Product Endorsement: Omni Nest Vertical

Discussion and information relating to the AntsCanada Omni Nest Series.

Moderator: ooper01

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AntGuy
Posts: 3
Joined: Fri Feb 17, 2017 11:58 pm
Location: United States

Product Endorsement: Omni Nest Vertical

Post: # 17631Post AntGuy
Mon Feb 27, 2017 9:51 pm

Solenopsis spp. 24 days after moving in to my brand new Omni Nest Vertical: Large.
Image

All of the brood pictured has developed since move-in. The brood pile is over 1,000 larva and pupa. Very happy ants.

Colony sparingly occupies 8 of the 55 chambers of the nest; probably 2,500 ants. By my estimate, the population could expand to 30,000-40,000 before crowding set in.

Modifications: Solenopsis spp. tends to escape through cracks on the bottom of the outworld, as well as cracks in the top of the vertical nest. I simply sealed all gaps with a thin line of low-temperature hot glue and the problem was resolved completely. They are very small ants, 1/8 to 1/4" in length, so this was an expected issue.

I would definitely recommend this nest setup, but if keeping a smaller species, be prepared to do some guess and check to seal off breeches.


The entire setup. The table in this picture has a thick band of baby powder, which was later cleaned off and replaced with fluon/insect-a-slip to add a second-layer containment barrier for escapees. Again, after a little hot glue to the top of the nest the issue was completely remedied.
Image

idahoantgirl
Posts: 772
Joined: Sat Sep 12, 2015 11:52 am
Location: Idaho, USA

Re: Product Endorsement: Omni Nest Vertical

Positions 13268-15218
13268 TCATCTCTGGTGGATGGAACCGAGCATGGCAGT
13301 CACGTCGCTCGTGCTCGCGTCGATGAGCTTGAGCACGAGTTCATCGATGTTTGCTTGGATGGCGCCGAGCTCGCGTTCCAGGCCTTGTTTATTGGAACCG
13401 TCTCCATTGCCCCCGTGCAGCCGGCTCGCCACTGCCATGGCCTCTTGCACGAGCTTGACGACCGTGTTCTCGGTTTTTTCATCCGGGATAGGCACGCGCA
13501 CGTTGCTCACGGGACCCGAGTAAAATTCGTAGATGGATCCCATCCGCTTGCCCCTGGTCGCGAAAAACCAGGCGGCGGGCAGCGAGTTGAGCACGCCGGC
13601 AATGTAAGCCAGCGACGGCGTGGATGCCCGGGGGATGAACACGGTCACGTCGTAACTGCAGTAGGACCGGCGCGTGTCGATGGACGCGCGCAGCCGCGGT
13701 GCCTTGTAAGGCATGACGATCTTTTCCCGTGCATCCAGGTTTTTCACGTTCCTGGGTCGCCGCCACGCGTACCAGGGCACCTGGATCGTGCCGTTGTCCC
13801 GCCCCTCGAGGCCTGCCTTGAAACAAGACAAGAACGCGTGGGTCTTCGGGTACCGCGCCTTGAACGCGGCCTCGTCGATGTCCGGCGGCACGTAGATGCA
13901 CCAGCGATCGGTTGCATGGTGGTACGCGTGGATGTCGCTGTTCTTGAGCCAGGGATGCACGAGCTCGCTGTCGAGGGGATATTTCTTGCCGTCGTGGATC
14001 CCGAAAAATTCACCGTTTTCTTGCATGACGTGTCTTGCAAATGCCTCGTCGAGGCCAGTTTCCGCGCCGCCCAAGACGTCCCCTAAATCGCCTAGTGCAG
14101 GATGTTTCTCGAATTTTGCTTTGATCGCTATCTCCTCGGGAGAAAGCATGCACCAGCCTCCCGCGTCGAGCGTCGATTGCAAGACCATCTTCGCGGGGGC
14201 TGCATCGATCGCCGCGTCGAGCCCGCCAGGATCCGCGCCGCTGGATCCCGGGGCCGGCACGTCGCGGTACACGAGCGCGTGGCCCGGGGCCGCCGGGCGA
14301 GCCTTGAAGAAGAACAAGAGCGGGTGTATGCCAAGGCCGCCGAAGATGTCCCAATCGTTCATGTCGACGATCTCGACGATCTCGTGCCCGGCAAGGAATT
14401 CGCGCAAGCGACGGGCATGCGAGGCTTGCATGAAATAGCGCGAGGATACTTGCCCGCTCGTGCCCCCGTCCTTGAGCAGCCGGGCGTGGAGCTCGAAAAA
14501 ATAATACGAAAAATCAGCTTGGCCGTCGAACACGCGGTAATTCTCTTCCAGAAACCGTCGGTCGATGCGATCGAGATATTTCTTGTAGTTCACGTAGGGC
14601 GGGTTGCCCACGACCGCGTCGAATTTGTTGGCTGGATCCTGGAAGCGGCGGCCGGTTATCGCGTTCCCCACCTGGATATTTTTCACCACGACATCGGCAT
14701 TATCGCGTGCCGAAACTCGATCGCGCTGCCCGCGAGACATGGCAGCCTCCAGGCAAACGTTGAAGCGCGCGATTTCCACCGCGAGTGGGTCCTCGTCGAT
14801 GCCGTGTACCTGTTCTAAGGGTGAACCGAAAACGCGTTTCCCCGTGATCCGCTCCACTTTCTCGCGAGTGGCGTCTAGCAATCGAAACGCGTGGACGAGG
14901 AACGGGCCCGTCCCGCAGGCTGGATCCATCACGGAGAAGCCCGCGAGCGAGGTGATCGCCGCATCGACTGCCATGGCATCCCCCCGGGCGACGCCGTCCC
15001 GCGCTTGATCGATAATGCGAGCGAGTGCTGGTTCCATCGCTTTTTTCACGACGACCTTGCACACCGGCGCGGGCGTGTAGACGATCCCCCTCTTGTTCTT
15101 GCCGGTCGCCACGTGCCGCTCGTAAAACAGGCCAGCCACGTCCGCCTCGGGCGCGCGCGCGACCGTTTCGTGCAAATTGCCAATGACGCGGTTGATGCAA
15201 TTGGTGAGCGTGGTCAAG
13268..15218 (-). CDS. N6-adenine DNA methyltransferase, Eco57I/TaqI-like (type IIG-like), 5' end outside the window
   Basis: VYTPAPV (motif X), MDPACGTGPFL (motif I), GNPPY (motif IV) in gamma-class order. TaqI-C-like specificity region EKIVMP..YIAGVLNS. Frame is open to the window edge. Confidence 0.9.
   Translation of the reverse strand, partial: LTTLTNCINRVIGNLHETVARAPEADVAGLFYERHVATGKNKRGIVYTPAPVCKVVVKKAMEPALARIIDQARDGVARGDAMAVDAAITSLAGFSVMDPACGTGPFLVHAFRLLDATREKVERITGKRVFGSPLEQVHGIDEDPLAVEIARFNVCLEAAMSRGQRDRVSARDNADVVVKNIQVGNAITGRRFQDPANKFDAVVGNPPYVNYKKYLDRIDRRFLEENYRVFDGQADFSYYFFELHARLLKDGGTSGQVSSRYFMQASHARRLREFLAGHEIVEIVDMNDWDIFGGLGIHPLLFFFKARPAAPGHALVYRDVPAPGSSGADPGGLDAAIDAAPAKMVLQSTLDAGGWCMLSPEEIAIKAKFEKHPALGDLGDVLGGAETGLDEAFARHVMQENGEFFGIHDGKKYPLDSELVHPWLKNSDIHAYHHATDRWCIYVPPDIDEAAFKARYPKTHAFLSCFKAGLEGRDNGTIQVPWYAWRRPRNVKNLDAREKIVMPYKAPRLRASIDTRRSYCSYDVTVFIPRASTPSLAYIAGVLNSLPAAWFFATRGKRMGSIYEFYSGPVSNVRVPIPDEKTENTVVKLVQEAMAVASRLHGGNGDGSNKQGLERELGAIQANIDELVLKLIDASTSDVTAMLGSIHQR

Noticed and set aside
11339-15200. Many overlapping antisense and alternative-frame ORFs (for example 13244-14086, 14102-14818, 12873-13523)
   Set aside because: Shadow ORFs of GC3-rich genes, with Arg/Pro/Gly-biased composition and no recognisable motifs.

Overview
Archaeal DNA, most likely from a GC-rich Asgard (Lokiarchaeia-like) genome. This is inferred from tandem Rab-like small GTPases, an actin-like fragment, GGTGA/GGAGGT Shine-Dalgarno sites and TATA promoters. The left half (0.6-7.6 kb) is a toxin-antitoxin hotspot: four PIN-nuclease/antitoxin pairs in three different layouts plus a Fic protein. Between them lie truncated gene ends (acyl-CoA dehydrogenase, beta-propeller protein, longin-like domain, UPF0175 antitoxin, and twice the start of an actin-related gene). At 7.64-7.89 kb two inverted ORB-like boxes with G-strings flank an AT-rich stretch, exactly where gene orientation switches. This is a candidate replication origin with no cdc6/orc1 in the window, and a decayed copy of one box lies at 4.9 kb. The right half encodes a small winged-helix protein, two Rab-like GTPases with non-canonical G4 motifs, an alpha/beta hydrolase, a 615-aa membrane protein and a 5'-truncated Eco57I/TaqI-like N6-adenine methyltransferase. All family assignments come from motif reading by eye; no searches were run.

Post: # 17641Post idahoantgirl
Tue Feb 28, 2017 10:55 am

AntGuy wrote:
Mon Feb 27, 2017 9:51 pm
Solenopsis spp. 24 days after moving in to my brand new Omni Nest Vertical: Large.
Image

All of the brood pictured has developed since move-in. The brood pile is over 1,000 larva and pupa. Very happy ants.

Colony sparingly occupies 8 of the 55 chambers of the nest; probably 2,500 ants. By my estimate, the population could expand to 30,000-40,000 before crowding set in.

Modifications: Solenopsis spp. tends to escape through cracks on the bottom of the outworld, as well as cracks in the top of the vertical nest. I simply sealed all gaps with a thin line of low-temperature hot glue and the problem was resolved completely. They are very small ants, 1/8 to 1/4" in length, so this was an expected issue.

I would definitely recommend this nest setup, but if keeping a smaller species, be prepared to do some guess and check to seal off breeches.


The entire setup. The table in this picture has a thick band of baby powder, which was later cleaned off and replaced with fluon/insect-a-slip to add a second-layer containment barrier for escapees. Again, after a little hot glue to the top of the nest the issue was completely remedied.
Image
just a question... does baby powder or fluon work on a horizontal surface? I can see how it would make them slip in a vertical surface but I don't see how it will help horizontally.
Proverbs 6:6-11

Go to the ant, you sluggard;
consider its ways and be wise!
It has no commander,
no overseer or ruler,
yet it stores its provisions in summer
and gathers its food at harvest.

Fulkol
Posts: 93
Joined: Tue Jan 31, 2017 10:42 pm
Location: Budapest

Re: Product Endorsement: Omni Nest Vertical